Can America's Low-Wage Workers Still Achieve the American Dream?

Panelists included: Jason Perkins-Cohen, Executive Director of the Job Opportunities Task Force; Jo-Ann Williams, Human Resources Manager for the University of Maryland Medical Systems; Dwayne Drake, Sr., current Lead Tech Central Pharmacy at the University of Maryland Medical Center and former minimum-wage worker; and Anirban Basu, Chairman and CEO of Sage Policy Group, Inc.

WBAL Investigative Reporter Jayne Miller moderated the discussion.


On September 19, 2006, JOTF co-sponsored a policy luncheon focusing on the challenges facing America’s low-wage working families and how communities, policymakers and business leaders can make a difference. The event featured a screening of “Waging a Living: Opportunities for Action,” a 26-minute policy version of a new documentary funded by the Annie E. Casey and Ford Foundations.

The film follows the lives of three low-income workers and their struggles to pay for health care, access continuing education, afford decent housing, and still make ends meet. Although these individuals work hard, they face numerous barriers to advancement and self-sufficiency. For Jean Reynolds, a single mother caring for a daughter with cancer, not even working overtime at her job as a Certified Nursing Assistant is enough to pay the family medical bills, much less leave her time to increase her education. Barbara Brooks, a single mother struggling to balance family and school, finds that the harder she works, the less public support she receives, and the more she must cut corners to get by. While Jerry Longoria works full time as a security guard in San Francisco, his wages cannot cover the high local cost of living, and his lack of skills leave him little hope for advancement. One in four American families face the challenges of being low-income, and the screening was one step in stimulating a local conversation around the issue.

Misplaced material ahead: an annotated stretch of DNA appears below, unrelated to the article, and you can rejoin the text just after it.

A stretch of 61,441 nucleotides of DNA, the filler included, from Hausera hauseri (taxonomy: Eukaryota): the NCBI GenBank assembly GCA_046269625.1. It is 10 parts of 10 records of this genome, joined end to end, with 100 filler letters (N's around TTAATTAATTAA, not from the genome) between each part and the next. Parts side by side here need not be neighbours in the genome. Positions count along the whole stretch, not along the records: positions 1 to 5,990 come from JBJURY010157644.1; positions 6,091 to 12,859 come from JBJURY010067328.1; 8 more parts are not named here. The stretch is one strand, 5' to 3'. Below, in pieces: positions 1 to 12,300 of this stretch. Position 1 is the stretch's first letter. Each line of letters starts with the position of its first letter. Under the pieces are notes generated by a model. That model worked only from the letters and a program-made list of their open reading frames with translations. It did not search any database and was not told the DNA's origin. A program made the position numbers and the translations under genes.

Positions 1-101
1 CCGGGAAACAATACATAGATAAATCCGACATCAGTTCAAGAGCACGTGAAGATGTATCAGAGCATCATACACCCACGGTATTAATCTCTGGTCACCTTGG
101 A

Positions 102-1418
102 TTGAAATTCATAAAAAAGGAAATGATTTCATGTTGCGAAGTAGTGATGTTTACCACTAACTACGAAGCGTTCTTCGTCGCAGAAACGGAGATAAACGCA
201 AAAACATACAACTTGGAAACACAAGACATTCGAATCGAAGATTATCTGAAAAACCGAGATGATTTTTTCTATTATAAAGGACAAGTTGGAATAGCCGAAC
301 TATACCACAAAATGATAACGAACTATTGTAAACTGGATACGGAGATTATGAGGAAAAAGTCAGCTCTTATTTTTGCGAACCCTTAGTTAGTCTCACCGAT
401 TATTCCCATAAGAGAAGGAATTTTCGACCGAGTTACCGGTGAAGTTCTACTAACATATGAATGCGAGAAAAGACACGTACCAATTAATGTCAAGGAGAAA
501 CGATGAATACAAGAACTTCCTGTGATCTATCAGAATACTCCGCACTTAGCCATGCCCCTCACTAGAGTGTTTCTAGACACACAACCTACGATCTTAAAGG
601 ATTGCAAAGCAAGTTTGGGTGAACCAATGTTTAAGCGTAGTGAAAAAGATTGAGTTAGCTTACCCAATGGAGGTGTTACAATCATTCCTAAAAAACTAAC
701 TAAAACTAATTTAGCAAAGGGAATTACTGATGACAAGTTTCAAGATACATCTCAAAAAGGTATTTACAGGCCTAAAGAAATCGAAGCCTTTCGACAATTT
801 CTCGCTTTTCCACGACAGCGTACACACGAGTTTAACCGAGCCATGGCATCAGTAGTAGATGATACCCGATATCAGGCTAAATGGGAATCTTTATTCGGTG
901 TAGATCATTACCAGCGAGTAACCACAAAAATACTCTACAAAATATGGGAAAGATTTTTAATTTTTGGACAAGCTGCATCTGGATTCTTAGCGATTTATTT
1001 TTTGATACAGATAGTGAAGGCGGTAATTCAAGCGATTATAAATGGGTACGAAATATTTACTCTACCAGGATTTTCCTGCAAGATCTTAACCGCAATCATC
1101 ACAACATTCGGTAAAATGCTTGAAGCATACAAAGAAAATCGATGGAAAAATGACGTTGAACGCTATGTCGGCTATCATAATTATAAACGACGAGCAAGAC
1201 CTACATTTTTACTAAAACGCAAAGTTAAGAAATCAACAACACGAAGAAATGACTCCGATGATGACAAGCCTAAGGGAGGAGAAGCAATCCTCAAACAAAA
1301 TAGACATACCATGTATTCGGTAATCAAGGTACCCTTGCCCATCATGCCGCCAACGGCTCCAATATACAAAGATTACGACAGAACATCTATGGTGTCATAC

Scot Spencer, Manager of Baltimore Relations at the Annie E. Casey Foundation, gave a welcoming speech to a crowd of nearly 200 attendees. U.S. Congressman Elijah Cummings, the host of luncheon, followed with opening remarks. After the film, a panel discussion addressed the obstacles facing low-income workers and changes that can be made to help these families achieve the American Dream.

Co-sponsors of the luncheon included the Annie E. Casey Foundation, Maryland Public Television, the Association of Baltimore Area Grantmakers, and the Reginald F. Lewis Museum of Maryland African-American History and Culture.

Click here for more information on the documentary “Waging a Living”.

If you would like a copy of the film please contact Jessica Traskey at (410) 234 8040.

With the high attendance numbers and interest of JOTF’s recent forum “Can America's Low-Wage Workers Still Achieve the American Dream?” JOTF have decided to take on the road the short 26 minute policy version of the documentary “Waging a Living: Opportunities for Action” with informal discussion.

For more information contact Melissa Chalmers Broome at (410) 234 8046.

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